Public 5G networks are an important pillar for remote access and remote maintenance solutions. The advantage of 5G lies in the flexibility of the technology, which is an integral part of the standard. For example, very high bandwidths can be made available to users in urban areas through small radio cells and high frequencies. In rural areas, radio cells have to cover a larger area, which is why lower frequencies are used and the available bandwidth is divided among more users. Particularly at the edges of radio cells, massive losses in bandwidth and stability of the communication connection can be expected using e.g., LTE or UMTS. Though it is precisely in these remote locations where a stable broadband transmission is required for remote maintenance or video streams, e.g., of water stations. With the innovative wireless technologies of 5G, significantly more bandwidth with higher reliability is made available at the edges of the radio cells, and the average data rate for users within a radio cell also increases. By increasing coverage and bandwidth, 5G networks make it possible to run data-intensive applications even at the edges of radio cells, which would have been difficult to do with previous mobile wireless networks – for example, the reliable and stable transmission of large amounts of data for firmware updates. This saves on-site service calls.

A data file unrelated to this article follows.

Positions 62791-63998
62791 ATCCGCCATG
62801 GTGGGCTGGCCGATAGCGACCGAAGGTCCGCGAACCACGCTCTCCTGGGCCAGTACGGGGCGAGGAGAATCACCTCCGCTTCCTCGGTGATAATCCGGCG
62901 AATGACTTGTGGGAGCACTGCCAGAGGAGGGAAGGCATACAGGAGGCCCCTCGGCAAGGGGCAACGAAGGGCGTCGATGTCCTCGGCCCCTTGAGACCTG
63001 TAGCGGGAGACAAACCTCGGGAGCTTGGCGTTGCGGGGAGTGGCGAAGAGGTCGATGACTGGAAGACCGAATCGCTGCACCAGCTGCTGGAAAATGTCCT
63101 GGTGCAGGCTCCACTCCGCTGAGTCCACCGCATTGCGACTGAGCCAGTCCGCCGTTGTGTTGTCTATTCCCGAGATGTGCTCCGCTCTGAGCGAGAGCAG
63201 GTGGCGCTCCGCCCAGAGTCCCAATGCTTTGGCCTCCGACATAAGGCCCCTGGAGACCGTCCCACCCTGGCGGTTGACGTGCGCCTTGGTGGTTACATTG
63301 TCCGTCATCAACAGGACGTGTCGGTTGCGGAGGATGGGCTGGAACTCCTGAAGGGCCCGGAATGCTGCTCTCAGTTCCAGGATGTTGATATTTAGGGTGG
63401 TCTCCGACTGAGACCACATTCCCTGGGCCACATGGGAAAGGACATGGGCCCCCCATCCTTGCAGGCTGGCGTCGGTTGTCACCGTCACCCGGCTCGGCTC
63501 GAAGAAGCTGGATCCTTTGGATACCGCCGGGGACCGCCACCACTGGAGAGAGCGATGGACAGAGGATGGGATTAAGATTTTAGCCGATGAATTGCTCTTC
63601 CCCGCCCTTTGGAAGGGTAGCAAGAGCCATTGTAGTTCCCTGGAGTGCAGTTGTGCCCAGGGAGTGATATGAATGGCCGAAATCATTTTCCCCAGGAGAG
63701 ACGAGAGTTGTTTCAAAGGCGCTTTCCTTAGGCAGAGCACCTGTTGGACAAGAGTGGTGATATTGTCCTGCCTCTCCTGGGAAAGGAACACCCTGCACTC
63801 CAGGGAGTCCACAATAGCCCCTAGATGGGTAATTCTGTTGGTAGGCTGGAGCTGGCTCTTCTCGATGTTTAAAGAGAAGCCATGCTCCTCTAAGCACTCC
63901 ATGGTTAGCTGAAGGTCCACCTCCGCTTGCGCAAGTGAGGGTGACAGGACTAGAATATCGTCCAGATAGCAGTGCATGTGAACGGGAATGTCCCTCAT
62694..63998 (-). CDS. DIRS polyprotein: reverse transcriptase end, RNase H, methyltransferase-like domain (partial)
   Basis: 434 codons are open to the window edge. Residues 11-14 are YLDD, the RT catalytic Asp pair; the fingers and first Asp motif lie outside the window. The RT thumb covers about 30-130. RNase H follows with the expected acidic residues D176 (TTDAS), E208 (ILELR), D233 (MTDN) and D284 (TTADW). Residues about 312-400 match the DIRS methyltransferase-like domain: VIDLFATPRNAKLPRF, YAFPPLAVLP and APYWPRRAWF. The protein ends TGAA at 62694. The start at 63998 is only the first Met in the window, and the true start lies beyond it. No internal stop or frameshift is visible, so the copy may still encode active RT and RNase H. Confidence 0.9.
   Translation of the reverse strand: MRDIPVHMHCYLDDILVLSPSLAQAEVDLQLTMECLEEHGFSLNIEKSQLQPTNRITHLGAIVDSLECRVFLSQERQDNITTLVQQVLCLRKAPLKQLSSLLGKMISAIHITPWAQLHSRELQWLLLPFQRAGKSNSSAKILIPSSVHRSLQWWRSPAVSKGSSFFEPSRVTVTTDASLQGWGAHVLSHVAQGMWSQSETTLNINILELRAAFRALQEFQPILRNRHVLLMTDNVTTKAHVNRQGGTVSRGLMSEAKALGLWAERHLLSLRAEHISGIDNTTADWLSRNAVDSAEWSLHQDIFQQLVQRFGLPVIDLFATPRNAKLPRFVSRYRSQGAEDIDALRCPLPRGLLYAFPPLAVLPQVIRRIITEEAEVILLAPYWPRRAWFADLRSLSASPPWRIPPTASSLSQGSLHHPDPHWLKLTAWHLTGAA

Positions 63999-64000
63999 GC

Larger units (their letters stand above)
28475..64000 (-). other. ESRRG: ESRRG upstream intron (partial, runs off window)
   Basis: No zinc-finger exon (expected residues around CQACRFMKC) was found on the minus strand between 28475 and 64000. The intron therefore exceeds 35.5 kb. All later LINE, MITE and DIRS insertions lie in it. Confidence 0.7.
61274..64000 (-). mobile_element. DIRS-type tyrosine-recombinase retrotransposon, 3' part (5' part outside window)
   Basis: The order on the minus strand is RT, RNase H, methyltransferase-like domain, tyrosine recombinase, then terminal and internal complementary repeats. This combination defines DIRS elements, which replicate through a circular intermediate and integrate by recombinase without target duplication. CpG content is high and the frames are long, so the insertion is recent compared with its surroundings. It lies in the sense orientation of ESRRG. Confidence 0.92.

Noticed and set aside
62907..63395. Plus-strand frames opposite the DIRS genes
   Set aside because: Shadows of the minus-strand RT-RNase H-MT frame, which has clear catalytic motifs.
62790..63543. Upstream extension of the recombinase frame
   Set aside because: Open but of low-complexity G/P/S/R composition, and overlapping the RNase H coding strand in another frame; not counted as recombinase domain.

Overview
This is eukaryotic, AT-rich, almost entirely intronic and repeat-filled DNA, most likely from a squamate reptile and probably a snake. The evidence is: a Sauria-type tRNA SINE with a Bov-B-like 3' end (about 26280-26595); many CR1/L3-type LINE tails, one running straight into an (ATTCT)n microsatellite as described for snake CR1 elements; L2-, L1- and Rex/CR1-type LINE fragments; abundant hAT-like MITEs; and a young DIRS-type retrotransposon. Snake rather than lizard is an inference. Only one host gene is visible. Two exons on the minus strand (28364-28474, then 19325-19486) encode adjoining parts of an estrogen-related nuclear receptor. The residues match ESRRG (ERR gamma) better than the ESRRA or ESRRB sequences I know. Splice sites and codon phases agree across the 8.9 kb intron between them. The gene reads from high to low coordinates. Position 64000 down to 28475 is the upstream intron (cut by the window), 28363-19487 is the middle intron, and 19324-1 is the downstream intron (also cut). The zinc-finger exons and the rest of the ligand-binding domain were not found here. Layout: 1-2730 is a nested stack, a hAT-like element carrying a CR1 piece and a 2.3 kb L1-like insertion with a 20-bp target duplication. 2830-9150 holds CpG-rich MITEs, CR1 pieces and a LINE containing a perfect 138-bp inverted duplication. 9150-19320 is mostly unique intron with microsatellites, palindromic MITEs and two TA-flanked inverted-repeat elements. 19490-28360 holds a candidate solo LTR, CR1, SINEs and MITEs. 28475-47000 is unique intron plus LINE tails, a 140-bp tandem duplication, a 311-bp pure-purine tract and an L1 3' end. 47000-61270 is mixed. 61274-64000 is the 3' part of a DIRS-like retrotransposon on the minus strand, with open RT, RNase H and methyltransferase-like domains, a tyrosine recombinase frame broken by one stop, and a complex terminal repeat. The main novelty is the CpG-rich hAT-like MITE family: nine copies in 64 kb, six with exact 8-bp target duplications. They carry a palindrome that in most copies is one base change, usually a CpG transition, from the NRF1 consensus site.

To make the connection of the remote stations easier, so-called rendezvous servers are used. Our management platform for VPN connections, SINEMA Remote Connect, is such a solution. It enables convenient and secure access to remote machinery or equipment – even if they are integrated into other networks. The server application enables an easy management of VPN tunnel connections between control center, service technicians, and remotely installed machinery or equipment. The rendezvous server solution offers the user a high degree of flexibility and security. The user can choose whether the system is to be hosted locally or on the Internet, and which machines or which section of the plant are accessible to service technicians.
In addition, a central user management with optional Active Directory connection, a suite of directory-based identity-related services, facilitates the management of rights. In combination with the high bandwidths, the stability of 5G networks and the simplicity of rendezvous server solutions, a reliable and stable remote access via mobile communications can be realized even in distant areas.
No matter where the journey goes – it is only a matter of time until 5G will establish itself in the industry. The flexibility of 5G with its different implementation approaches – private and/or public – makes this standard the most versatile mobile communications solution for the industry. Solutions previously not feasible are now within reach, and applications no one dared to think about may be realized in the near future.